My Food Philosophy

“The food you eat can either be the safest and most powerful form of medicine or the slowest form of poison.” - Dr. Ann Wigmore




Unprocessed: Food holds a greater power in overall heath and well being than most people realize. As a nation, most Americans eat food because it tastes good or because it is quick and convenient to prepare. Most of us are not concerned with how this food is affecting our bodies over the course of our life.  I believe in thinking of food almost in medicinal terms (most of the time*). When I eat a meal, I think to myself, "how can I make this as nutritionally dense as possible?" Americans have become so far removed from the kitchen. Everyone is concerned with eating quickly and moving on to the busyness of the day. The irony in this is that when you take the time to prepare healthy, unprocessed snacks and meals at home, you have a lot more energy and are more equipped to power through the day! I am a firm believer in making food from scratch whenever possible to ensure that the ingredients are fresh and not full of preservatives. In the simplest terms, I say that if there are more than five ingredients in your food and/or you can't pronounce the ingredients, you probably shouldn't be eating it. 


Moderation: *As I stated above, I believe in thinking of food almost in medicinal terms, "most of the time". I want to raise my children to know that there is no such thing as good or bad food. Food is not good or bad, it just "is". I am a strong believer in moderation. All foods can be part of a healthy diet as long as the processed foods are not eaten in excess. Food plays a very important role in culture and socialization. It is very important to allow ourselves comforting foods on occasion because these foods can hold special meaning in our lives. I feel very good about indulging in a comfort food once each week. We cannot expect ourselves to be perfect eaters each and every day because then we will set ourselves up for failure. By giving yourself permission for a special indulgence at the end of the week, it makes it easier to eat healthy the rest of the time. We have a rule in our house that we won’t keep anything processed in the kitchen. I know it sounds a little extreme, but by doing this, we are accountable to only eat those treats when the occasion calls for it once in a great while.

Intuitive Eating:
Eating intuitively simply means eating when you are hungry and stopping when you are satisfied, but not overly full. It sounds so simple and yet most of us don't eat this way. I am guilty of this most often when my husband and I go on a date. I love ordering appetizers, wine, entrées, and desserts! It can be so hard to just take a small bite of everything. I do find, however, that on a day to day basis, eating intuitively is my secret weapon for controlling my weight. If you choose to indulge in a treat, make sure it is something that you are having a strong craving for. If you take a bite, and it doesn't satisfy the craving, then stop eating! If you do have a craving, I don't suggest that you ignore it. The longer you ignore it, the more likely you are to overeat. Give in to that craving and just be mindful of how much you eat. Intuitive eating also involves listening to your body’s cues. If you are craving carbohydrates or a juicy burger, this is most likely your body’s way of telling you that you need a quick energy supply from the carbs or a good dose of iron from the beef. Your body is fully equipped to tell you what you need; listen to it.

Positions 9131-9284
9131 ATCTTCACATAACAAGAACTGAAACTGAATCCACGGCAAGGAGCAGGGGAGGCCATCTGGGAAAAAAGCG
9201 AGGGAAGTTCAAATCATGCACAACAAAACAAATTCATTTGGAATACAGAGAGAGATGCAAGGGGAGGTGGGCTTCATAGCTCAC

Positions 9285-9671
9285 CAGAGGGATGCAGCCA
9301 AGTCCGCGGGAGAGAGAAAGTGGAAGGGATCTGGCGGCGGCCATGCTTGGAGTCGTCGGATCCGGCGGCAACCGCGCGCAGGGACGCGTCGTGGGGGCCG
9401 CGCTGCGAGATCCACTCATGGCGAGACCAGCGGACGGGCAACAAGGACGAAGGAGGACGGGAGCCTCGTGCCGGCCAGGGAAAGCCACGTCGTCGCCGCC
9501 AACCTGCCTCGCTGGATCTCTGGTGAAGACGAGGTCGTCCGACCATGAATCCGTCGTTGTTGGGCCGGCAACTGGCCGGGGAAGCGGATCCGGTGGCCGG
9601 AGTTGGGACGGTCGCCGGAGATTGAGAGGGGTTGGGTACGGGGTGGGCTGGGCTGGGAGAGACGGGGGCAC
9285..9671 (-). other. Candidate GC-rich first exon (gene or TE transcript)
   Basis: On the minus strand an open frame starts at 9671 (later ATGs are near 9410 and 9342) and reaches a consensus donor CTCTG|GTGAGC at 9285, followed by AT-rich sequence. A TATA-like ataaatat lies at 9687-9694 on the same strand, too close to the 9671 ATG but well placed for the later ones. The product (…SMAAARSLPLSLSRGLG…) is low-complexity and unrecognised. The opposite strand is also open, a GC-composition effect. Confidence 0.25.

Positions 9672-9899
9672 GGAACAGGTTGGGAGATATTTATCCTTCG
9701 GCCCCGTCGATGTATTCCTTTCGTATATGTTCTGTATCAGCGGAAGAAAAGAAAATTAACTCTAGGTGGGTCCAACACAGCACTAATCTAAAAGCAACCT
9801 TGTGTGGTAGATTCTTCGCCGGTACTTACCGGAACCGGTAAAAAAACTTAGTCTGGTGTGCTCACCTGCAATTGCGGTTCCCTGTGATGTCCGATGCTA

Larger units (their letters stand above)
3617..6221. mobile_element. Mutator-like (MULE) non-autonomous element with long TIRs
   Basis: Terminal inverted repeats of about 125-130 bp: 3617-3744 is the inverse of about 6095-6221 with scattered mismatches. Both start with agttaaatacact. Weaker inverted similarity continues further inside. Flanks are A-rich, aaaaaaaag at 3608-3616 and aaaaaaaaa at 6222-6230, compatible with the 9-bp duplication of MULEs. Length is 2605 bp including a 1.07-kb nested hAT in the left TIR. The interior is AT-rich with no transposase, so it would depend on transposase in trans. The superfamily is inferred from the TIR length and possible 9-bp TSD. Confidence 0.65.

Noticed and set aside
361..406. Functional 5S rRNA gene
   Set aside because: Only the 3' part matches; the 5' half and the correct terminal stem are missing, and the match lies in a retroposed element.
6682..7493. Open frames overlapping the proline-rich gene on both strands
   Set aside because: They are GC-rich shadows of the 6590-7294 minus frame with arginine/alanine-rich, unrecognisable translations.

Sustainability:
This is something that I have just recently began to take seriously. We have been eating organically for over two years, but I never thought about the importance of eating locally until recently. Most of our food supply travels very far to get onto our plate. The United States receives a large portion of beef from New Zealand and Uruguay. In addition, the amount of fossil fuel required to run a factory farm is astounding. By choosing to buy foods locally, you can have a huge impact on reducing the overall carbon footprint, because those local foods didn't have to travel across the country to make it onto your plate. Although I would love to start a vegetable garden, it isn't realistic for us right now. I am hopeful to do this in the near future. I have started to shop at farmer's markets for the majority of my fruits and vegetables and I love how fresh everything is! We also buy our meat at the farmer’s market. Having the opportunity to talk to the farmers in person puts me at ease because I can rest assured knowing that all animals have been pasture raised with no added hormones or antibiotics. I have done something good for the animals and for my family!

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